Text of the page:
Arlington could request that Metro paint PikeRide buses in a brighter color, like in the past, or add a uniquely-branded ART bus route in addition to the many that already run up and down the Pike. But that would do nothing to solve the chronic overcrowding and bus bunching that PikeRide buses already face.

Copying DC's Circulator buses might offer one slight improvement to Columbia Pike beyond what's already there: The inside of Circulator buses have fewer seats, to make it easier for passengers who aren't going very far to hop on and off more quickly. That would add a tiny amount of new capacity to the corridor.

But we don't even know if that is what Mr. Vihstadt meant by "Circulator-like," and changes to Columbia Pike's bus system would likely be minimal.

A Circulator on Columbia Pike wouldn't address Columbia Pike's actual problems. It's not a replacement for streetcar, and it's not the kind of streetcar-comparable BRT that Vihstadt promised in his campaign. It's even a step down from articulated buses.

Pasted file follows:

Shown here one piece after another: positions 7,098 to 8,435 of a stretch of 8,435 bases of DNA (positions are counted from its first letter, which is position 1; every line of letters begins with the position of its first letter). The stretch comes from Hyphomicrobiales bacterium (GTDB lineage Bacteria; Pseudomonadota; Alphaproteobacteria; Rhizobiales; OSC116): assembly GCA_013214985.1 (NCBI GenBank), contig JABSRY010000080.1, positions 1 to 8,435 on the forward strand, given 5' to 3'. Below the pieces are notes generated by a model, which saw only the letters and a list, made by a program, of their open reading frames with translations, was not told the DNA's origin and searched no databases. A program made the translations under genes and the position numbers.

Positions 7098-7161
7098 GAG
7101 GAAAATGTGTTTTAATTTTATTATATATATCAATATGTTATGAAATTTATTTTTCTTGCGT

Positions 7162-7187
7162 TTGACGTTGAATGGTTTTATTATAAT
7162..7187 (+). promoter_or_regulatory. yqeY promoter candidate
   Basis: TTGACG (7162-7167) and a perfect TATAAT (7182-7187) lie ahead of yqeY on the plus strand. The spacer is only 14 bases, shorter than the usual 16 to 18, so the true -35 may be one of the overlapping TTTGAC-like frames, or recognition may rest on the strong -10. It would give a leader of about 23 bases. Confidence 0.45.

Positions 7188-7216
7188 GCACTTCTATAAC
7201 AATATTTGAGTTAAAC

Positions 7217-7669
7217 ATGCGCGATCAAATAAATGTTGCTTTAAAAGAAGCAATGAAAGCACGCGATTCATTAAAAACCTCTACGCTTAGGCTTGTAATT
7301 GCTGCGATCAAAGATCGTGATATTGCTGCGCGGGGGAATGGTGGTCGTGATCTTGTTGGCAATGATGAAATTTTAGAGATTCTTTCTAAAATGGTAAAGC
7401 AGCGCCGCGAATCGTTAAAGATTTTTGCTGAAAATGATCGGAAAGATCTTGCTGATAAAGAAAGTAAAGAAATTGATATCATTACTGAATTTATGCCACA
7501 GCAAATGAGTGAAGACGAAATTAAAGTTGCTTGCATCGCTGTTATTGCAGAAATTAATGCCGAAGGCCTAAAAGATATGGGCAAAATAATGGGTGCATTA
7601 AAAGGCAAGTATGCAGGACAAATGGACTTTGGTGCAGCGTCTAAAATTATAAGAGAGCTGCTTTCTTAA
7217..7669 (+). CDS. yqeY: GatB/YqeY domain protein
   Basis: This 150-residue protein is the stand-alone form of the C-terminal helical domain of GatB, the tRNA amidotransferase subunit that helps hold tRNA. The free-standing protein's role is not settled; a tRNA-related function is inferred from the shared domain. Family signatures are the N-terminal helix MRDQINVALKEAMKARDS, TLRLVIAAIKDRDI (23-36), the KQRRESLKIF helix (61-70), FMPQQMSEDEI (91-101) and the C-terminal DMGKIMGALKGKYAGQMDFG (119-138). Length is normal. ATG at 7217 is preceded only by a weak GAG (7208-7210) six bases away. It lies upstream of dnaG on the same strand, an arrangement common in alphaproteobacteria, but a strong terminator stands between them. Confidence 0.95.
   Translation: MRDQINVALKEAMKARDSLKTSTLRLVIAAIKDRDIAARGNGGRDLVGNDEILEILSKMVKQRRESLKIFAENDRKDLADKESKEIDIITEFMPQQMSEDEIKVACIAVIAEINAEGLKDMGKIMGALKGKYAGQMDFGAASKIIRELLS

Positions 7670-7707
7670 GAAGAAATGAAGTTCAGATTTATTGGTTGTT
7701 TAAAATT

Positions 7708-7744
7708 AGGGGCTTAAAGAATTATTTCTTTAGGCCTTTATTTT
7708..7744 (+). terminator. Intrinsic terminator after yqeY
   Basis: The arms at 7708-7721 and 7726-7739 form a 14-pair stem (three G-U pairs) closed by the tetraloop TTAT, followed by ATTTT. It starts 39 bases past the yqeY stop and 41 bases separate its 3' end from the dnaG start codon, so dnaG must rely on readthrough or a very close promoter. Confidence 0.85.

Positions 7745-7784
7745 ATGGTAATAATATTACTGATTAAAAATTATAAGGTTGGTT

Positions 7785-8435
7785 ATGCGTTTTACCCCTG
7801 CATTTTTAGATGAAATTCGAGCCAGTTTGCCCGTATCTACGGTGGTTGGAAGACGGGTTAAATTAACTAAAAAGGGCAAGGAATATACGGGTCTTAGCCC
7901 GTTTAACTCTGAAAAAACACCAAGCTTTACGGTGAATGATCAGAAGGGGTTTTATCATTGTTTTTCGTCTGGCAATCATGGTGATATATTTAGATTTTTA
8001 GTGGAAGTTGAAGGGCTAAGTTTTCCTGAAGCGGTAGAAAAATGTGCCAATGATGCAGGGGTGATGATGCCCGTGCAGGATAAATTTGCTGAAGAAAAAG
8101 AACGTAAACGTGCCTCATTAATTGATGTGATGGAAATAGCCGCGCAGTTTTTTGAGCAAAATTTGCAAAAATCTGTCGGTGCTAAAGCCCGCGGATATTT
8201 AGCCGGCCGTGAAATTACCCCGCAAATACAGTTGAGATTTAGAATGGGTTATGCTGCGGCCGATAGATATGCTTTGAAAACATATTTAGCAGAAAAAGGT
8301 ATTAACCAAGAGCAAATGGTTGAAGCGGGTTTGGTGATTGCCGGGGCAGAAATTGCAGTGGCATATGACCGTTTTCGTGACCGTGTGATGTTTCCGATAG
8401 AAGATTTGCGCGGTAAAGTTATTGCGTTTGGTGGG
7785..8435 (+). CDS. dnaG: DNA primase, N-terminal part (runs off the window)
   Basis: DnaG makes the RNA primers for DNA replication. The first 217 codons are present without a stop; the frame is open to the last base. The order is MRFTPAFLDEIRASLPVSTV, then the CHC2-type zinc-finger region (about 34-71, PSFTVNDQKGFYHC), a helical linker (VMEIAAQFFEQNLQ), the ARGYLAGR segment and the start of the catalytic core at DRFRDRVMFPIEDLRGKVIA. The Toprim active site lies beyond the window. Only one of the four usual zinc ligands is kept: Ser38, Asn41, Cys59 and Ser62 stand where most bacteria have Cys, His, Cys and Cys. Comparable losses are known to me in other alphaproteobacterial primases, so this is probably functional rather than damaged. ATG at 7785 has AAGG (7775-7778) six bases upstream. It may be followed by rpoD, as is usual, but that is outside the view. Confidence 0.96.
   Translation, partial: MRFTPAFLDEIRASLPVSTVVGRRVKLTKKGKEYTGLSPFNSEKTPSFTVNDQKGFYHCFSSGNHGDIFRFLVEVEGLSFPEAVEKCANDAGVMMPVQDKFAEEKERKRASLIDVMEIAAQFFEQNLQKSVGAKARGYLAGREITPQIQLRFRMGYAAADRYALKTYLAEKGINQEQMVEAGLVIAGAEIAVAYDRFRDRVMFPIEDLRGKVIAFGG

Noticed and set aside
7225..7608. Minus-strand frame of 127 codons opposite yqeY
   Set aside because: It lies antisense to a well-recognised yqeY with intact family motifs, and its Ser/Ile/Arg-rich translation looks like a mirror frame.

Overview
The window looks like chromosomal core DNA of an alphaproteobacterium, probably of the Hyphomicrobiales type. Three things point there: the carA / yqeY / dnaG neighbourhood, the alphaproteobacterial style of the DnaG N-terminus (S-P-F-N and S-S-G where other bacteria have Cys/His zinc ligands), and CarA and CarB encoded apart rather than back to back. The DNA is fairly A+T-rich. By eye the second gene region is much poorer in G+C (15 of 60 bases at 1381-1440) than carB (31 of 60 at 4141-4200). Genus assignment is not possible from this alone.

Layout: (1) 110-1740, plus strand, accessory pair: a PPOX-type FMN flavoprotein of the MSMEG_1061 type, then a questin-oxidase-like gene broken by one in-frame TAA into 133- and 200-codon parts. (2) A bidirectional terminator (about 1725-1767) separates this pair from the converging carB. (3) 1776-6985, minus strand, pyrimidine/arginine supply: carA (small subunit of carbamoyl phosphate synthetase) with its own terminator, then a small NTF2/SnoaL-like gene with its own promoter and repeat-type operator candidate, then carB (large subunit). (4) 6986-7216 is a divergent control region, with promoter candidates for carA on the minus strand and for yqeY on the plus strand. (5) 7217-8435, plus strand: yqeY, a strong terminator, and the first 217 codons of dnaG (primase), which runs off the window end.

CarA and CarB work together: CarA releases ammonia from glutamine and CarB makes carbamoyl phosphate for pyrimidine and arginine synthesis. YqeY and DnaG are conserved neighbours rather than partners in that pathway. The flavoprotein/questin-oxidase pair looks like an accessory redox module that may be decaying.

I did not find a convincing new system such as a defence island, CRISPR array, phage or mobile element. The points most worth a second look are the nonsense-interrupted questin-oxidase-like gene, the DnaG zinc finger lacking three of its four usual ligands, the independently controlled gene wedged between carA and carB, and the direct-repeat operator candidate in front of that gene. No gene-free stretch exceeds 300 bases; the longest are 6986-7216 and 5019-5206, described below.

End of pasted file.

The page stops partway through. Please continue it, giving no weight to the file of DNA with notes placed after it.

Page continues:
Vihstadt and the rest of the Arlington County Board have promised communities along Columbia Pike a real solution. Flippant comments proposing something that already exists is less than the bare minimum to meet that promise.

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Development


Modern streetcar planning in the region, visualized

This week we looked at streetcar planning in Anacostia, H Street and Benning Road, and Northern Virginia. To help visualize this evolution, here's an illustration of how and when all of these plans have changed over the last 20 years.

Slideshow image


March, 1997: A Transportation Vision, Strategy, and Action Plan for the Nation's Capital
Proposed three streetcar routes (and one crosstown Metro line).


April, 1999: WMATA Transit Service Expansion Plan
Identified three possible streetcar lines among a multitude of future transit projects.


August, 1999: Crystal City / Potomac Yard Area Transportation Study
Proposed a streetcar for the transit corridor.


January, 2002: DC Transit Development Study (WMATA)
Identified four possible streetcar corridors and initiated the study of a starter line in Anacostia.


February, 2003: Columbia Pike Transit Initiative
Proposed streetcar service as an alternative for the corridor.


March, 2003: Crystal City / Potomac Yard Transit Corridor Alternatives Analysis
Selected Bus Rapid Transit (BRT) over streetcar for the corridor.


October, 2005: District of Columbia Transit Improvements Alternatives Analysis